Saturday, August 13, 2011

Can the London Riots Help Us Understand How to Deter Antiquities Looting?

Ed Glaeser has a post (at - I cannot figure out how to put in links using the iPad I am working on right now) summarizing some of what historical research and statistical studies tell us about how riots start and end. There is, as always with this kind of research, a lot to treat with skepticism (i.e., Glaeser's claim that because riots were less common in the South than in northern cities in the 1960s, and more common in ciies that had more government spending, we can say that there is not much of a link between unrest and either inequality and poverty), and Glaeser's failure to attend to political concomitants (i.e., the perception on the part of poor people that society is unjust in myriad ways, including of course the rewarding of massively anti-social criminality on the part of the financial class, for whose destructive behavior the rest of us, and particularly the poor, are to be punished by austerity). But one of Glaeser's points is of interest to readers of this blog, who worry about how best to deter looting not by rioters but by tomb or cave painting robbers:

The lesson: Light penalties widely applied and serious penalties applied to a few can both deter unlawful behavior. This is a central conclusion of Gary Becker’s path-breaking economic analysis of crime and punishment. But in the case of riots, it is awfully hard to actually prove wrongdoing and extremely important to clear the streets. Arresting widely and temporarily can be far more effective.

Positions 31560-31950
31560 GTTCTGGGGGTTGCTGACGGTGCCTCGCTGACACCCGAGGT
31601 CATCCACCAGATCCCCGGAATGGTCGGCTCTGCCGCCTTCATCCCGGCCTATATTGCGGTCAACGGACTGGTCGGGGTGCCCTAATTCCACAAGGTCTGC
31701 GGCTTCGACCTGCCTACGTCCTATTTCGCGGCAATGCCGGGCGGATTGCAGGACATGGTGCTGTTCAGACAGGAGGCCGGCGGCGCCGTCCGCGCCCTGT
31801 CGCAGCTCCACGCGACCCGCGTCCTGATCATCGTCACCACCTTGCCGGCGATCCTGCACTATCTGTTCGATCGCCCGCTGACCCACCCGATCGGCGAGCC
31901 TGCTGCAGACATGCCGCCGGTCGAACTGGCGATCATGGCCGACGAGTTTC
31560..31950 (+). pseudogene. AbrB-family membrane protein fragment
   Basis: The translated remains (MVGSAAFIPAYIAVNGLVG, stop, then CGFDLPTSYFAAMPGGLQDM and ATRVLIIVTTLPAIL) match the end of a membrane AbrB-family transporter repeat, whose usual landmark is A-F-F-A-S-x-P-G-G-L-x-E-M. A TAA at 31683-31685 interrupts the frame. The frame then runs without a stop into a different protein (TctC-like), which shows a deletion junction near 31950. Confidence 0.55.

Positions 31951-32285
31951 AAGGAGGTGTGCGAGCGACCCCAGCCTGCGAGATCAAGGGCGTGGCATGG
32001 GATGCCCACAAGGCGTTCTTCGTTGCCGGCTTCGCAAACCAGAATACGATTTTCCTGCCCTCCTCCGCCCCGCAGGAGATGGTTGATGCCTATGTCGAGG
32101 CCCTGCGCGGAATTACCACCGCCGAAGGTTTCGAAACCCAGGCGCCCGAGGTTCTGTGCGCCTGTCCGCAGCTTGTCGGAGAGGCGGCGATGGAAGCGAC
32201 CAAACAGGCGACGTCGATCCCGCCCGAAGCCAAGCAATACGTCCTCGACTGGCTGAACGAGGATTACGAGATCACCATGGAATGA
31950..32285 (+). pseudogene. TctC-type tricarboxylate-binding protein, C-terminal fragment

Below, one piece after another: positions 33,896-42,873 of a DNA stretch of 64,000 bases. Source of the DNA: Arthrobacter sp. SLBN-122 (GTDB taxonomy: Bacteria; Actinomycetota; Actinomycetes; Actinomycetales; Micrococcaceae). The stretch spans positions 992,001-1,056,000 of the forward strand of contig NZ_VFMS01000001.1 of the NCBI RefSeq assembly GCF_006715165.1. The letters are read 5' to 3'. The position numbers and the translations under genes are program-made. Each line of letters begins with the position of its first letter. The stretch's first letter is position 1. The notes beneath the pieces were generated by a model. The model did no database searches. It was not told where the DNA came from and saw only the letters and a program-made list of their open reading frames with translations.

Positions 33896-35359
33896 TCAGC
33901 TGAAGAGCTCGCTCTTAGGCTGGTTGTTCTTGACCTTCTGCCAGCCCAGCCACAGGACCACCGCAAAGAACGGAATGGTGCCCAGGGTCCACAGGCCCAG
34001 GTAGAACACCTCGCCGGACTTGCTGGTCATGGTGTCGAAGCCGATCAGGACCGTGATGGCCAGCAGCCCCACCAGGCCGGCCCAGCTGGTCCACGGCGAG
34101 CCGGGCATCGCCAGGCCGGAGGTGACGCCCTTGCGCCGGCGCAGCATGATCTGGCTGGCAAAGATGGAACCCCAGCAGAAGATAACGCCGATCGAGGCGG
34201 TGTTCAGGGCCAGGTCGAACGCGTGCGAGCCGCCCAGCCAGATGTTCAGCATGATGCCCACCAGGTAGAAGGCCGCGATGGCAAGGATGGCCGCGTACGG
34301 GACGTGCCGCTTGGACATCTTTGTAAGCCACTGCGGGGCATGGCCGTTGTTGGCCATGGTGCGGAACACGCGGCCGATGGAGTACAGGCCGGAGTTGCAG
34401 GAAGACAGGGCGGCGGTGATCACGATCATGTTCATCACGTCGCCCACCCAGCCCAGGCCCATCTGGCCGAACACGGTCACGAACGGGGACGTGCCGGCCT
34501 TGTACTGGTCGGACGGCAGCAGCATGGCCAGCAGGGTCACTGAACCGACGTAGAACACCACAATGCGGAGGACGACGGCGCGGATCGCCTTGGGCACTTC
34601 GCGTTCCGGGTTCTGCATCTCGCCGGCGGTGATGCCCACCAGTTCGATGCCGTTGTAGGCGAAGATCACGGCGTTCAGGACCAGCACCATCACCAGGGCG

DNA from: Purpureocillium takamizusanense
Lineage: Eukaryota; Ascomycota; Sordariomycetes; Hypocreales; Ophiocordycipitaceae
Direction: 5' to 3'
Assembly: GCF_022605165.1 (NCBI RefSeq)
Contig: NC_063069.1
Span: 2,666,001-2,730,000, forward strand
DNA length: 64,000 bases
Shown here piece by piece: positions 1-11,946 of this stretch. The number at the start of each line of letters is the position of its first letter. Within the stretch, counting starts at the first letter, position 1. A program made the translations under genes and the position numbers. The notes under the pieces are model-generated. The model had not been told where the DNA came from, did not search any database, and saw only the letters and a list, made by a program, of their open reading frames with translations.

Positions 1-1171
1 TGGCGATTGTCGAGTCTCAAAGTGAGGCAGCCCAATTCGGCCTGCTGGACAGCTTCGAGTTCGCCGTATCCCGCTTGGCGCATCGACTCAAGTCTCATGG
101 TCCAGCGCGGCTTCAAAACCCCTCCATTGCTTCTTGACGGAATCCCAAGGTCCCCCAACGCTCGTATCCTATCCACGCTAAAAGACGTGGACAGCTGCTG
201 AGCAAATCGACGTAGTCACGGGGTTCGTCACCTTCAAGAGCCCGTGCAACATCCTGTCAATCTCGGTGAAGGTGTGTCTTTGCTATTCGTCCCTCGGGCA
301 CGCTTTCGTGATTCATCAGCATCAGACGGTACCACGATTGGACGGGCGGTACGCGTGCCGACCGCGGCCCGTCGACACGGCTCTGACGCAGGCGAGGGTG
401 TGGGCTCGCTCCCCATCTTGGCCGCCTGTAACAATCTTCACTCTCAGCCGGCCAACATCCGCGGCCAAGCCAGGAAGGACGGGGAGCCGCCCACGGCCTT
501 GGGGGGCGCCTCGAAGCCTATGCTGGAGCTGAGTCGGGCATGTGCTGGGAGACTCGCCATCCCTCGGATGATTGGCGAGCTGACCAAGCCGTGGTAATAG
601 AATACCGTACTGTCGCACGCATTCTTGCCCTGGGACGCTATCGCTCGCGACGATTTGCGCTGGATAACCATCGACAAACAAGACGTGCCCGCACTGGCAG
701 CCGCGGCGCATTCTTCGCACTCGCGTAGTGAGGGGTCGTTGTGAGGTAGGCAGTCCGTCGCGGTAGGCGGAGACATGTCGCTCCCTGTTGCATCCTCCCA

The same conditions hold for antiquities looting and trafficking: it is very difficult to prove wrongdoing and extremely important to clear the sites of looters. So a policing strategy of more arrests and fewer major prosecutions might make sense for antiquities looting, at least where the looters are doing so opportunistically. For the professionals, whether looters or fences/middlemen/dealers or receivers of stolen goods/collectors, on the other hand, it might be insufficient deterrent to arrest widely and temporarily. There are not that many of them, innocent dealers and collectors might get swept up (which could of course also happen in riots), and unlike poor rioters, the dealers and collectors are powerful enough to go after the police chief or prosecutor who opted for such a strategy. For the pros, then, serious penalties applied to a few -- i.e., Fred Schultz -- is probably the better course. The best course, though, would be to harden the sites to make looting more difficult and dangerous for the would-be looter.

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